Former Mariano Lake CSC appears in court
By Bill Donovan
Special to the Times
Window Rock, April 9, 2013
B rian Chee, the former community services coordinator for Mariano Lake Chapter, finally appeared for a hearing on charges that he wrote $17,600 worth of checks to himself during his last of days working for the chapter.
The hearing was held Thursday at the Navajo Nation Office of Hearings and Appeals during which Chee apologized to chapter officials for his actions, saying he violated their trust in him.
Chee admitted writing out four post-dated checks to himself just before stepping down from his position last September.
The chapter was not aware the checks had been written until they received notification from the bank.
Chee stressed at the hearing that he wanted to make amends to the chapter by repaying the money as soon as he could. He agreed to pay the tribe's Ethics and Rules Office $250 within the next 30 days then $200 a month.
Unlike other officials who had been found guilty of stealing money from a chapter or a tribal program, Chee was not put under sanctions that would prevent him from working for the tribe or running for office.
Vernon Roanhorse, the Ethics and Rules Office director, said the sanction was not enforced because Chee is looking for employment and that would have made it difficult for him if sanctioned.
Roanhorse said he was glad Chee showed up voluntarily for the hearing since the Ethics and Rules Office has been trying for the past few month to get him to appear.
Chee failed to show up for his first hearing then failed to respond to attempts by the Ethics and Rules Office to get him to respond to their notices.
"We did everything we could but he would not answer his door," Roanhorse said.
The Ethics and Rules Office also sent several notices to his address and published his failure to attend in the local newspapers.
"We were pretty close to getting a default judgment in the case," Roanhorse said.
The Office of Hearings and Appeals set a deadline as to when Chee would be able to respond and he showed up on the day the deadline ended, Roanhorse said.
N.M. man convicted of involuntary manslaughter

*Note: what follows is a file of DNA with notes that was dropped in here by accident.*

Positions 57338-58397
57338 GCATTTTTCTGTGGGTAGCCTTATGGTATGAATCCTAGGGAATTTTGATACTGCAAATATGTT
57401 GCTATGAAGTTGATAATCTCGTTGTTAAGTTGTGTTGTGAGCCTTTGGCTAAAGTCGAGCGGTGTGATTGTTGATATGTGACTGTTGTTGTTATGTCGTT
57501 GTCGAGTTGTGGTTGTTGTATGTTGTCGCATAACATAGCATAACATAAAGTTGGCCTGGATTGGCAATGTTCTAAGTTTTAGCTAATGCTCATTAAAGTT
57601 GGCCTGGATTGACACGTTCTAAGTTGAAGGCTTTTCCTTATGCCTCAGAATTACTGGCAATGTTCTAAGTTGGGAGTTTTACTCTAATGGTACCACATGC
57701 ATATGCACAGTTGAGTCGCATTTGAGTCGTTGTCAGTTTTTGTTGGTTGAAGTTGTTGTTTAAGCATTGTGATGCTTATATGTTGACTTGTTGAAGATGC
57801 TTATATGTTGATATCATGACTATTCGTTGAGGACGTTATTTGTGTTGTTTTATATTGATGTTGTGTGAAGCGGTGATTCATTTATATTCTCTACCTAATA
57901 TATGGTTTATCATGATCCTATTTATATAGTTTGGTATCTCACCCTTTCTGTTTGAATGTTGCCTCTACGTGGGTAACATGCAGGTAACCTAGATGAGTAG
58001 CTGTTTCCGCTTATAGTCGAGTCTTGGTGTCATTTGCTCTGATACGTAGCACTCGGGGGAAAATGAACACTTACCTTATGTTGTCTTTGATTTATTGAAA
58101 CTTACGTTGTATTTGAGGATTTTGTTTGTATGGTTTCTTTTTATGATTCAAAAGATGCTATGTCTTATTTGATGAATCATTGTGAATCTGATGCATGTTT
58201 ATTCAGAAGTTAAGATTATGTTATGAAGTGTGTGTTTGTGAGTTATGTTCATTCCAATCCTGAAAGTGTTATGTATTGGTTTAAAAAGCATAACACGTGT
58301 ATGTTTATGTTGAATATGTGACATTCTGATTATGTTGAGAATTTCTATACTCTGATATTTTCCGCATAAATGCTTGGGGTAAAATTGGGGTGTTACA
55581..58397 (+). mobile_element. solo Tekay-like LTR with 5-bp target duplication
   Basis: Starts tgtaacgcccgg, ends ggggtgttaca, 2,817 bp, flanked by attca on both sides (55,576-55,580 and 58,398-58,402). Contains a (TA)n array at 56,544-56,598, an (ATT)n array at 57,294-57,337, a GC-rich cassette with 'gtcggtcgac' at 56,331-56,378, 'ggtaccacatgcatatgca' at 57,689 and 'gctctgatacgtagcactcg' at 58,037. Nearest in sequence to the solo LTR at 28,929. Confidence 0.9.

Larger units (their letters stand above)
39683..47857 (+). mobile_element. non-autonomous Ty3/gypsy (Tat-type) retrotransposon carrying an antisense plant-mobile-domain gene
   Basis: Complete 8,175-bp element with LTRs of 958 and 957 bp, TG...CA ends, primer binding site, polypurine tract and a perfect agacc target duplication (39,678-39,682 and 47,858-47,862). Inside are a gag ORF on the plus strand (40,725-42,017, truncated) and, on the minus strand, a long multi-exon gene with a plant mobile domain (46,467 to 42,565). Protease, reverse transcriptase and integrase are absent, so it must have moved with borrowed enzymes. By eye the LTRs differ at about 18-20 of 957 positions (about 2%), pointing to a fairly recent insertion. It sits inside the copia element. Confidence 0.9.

By Bill Donovan
Special to the Times
ALBUQUERQUE – A Cudei, N.M. man was sentenced to prison?on April 4 after being convicted of involuntary manslaughter.
Jervis Wilson, 20, was sentenced to 37 months in prison followed by three years of supervised release for his involuntary manslaughter conviction.
In November 2012, Wilson pled guilty to killing Herman Willeto, a 52-year-old Navajo man, while driving under the influence of alcohol on March 2, 2012 on U.S. Highway 64 outside of Shiprock, N.M.
According to court records, on March 2, 2012, Wilson drank alcohol and then drove a vehicle recklessly. As he attempted to pass other vehicles at a greater rate of speed than the flow of traffic, Wilson struck a Jeep, causing property damage but not injuring the Jeep's two occupants.
Wilson continued driving at a high rate of speed and sideswiped a Dodge sedan, causing moderate damage to the sedan and minor injuries to the driver.
As Wilson continued to drive, his vehicle struck a Ford truck that was towing an excavator on a flatbed trailer.
Willeto, the driver of the truck, was killed on impact. Wilson's blood alcohol level was 0.23 when his blood was drawn within three hours of the collision.
NTC selected to participate in Homeland Security program
CROWNPOINT, N.M. - U.S. Secretary of Homeland Security Janet Napolitano has selected Navajo Technical College in Crownpoint to participate in the Department of Homeland Security Campus Resilience Pilot Program, according to a press release.
The Department of Homeland Security will work with NTC and six selected colleges and universities from across the country to draw on existing resources and collaborate with federal, state and local stakeholders to identify new innovative approaches to promote campus resilience and emergency planning procedures.
Following the April 2007 shootings at Virginia Tech, NTC developed an emergency management response team that implemented a detailed emergency response handbook, which was approved by the NTC Board of Trustees in August 2007, that provided a system to protect students, staff, faculty and facilities during emergencies.
The handbook is used by NTC Campus Security Services and is periodically updated to incorporate current emergency management response protocol.
In a statement, Napolitano said, "Navajo Technical College will serve as a valuable partner in our efforts to help colleges and universities prepare for, respond to, and recover from crisis and emergency situations."
In addition to NTC, the other colleges and universities selected for the pilot program are:
Drexel University in Philadelphia
Eastern Connecticut State University in Willimantic, Conn.
Green River Community College in Auburn, Wash.
Texas A&M University in College Station, Texas
Tougaloo College in Jackson, Miss.
University of San Francisco in San Francisco